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5 Ways To Run A Great Meeting

by Helen Wilkie

Keeping minutes and wasting hours? Not if you follow these simple but essential steps!

Yes, you do need an agenda. We all know formal meetings need agendas, but what we often don't realize is the value of an agenda to any meeting—even a short, informal one.

The agenda helps you, as the meeting leader, as well as the others attending. Make sure everyone has a copy of the agenda well before the meeting.

By listing the discussion topics, you organize the meeting in your mind and force yourself to consider how you will conduct it. Ask the participants to submit items for discussion, thus preparing everyone for what is to come and lessening the chances of unexpected, last-minute items that pull the meeting off course.

Give each item a time frame, so that everyone knows the approximate time the meeting will end. Then stick to it.

Tell Them Why They Are There

Open your meeting with a brief, clear statement of the purpose of the meeting.

By using words like discuss, consensus, inform, decide, consider, let you know, ask your opinion, you will tell the attendees what you expect of them. If you don't know the objective of the meeting, you won't know whether or not you reached it.

Start With The Most Important Items

There is a tendency to begin regular meetings with routine items—"to get them out of the way". The trouble is, by the time you have covered these items, which often get much more discussion than they warrant, there is usually not enough time left for the important subjects.

Try turning things around. Put the items requiring serious discussion or decisions at the beginning of the agenda, and work back to those needing little input from the group.

When the major items have been dealt with, tell the meeting how much (or how little) time is left and invite routine reports, etc. Stop the meeting at the scheduled time, and even if you haven't covered everything, the items not discussed will be the least important ones.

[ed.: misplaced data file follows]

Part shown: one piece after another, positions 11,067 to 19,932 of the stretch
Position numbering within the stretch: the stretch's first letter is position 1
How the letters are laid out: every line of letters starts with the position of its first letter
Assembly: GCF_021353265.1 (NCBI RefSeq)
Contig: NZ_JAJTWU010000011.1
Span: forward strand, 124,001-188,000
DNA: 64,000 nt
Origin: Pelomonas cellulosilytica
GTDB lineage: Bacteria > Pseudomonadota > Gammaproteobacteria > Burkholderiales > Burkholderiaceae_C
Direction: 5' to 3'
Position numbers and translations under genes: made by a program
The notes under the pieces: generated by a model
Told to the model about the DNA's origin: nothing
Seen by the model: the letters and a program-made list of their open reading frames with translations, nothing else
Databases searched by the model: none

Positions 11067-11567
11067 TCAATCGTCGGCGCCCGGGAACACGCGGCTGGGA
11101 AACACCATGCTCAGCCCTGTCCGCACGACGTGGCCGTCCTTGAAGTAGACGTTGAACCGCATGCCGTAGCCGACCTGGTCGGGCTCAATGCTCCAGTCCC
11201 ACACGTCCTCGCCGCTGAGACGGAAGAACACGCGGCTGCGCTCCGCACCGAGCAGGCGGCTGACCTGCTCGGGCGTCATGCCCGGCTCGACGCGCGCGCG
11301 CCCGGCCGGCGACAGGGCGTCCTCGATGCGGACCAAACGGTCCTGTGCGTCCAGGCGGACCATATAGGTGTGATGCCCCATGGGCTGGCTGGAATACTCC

Summarize Frequently

One of the greatest enemies of meetings is digression—either by the leader or the group. As the leader, you can keep everyone on track and the meeting moving along by frequently summarizing what has been said.

When the discussion threatens to derail, interrupt with a reference to the specific point under discussion and sum up what has been agreed. You can then continue on the same track or decide to move on to the next point.

Take Notes

Either take notes yourself or ask someone in the group to do so. This doesn't mean you must write up formal minutes of every meeting. What you need is a brief record of what was discussed, what was agreed and most importantly, actions that are to be taken by individuals.

The notes should be typed and distributed to all attendees as soon after the meeting as possible. Practical meeting notes will ensure that important follow-up actions don't slip down a crack.

Helen Wilkie is a professional speaker and author, specializing in communication that improves the bottom line. She can be reached at 416-966-5023 or hwilkie@mhwcom.com.

 

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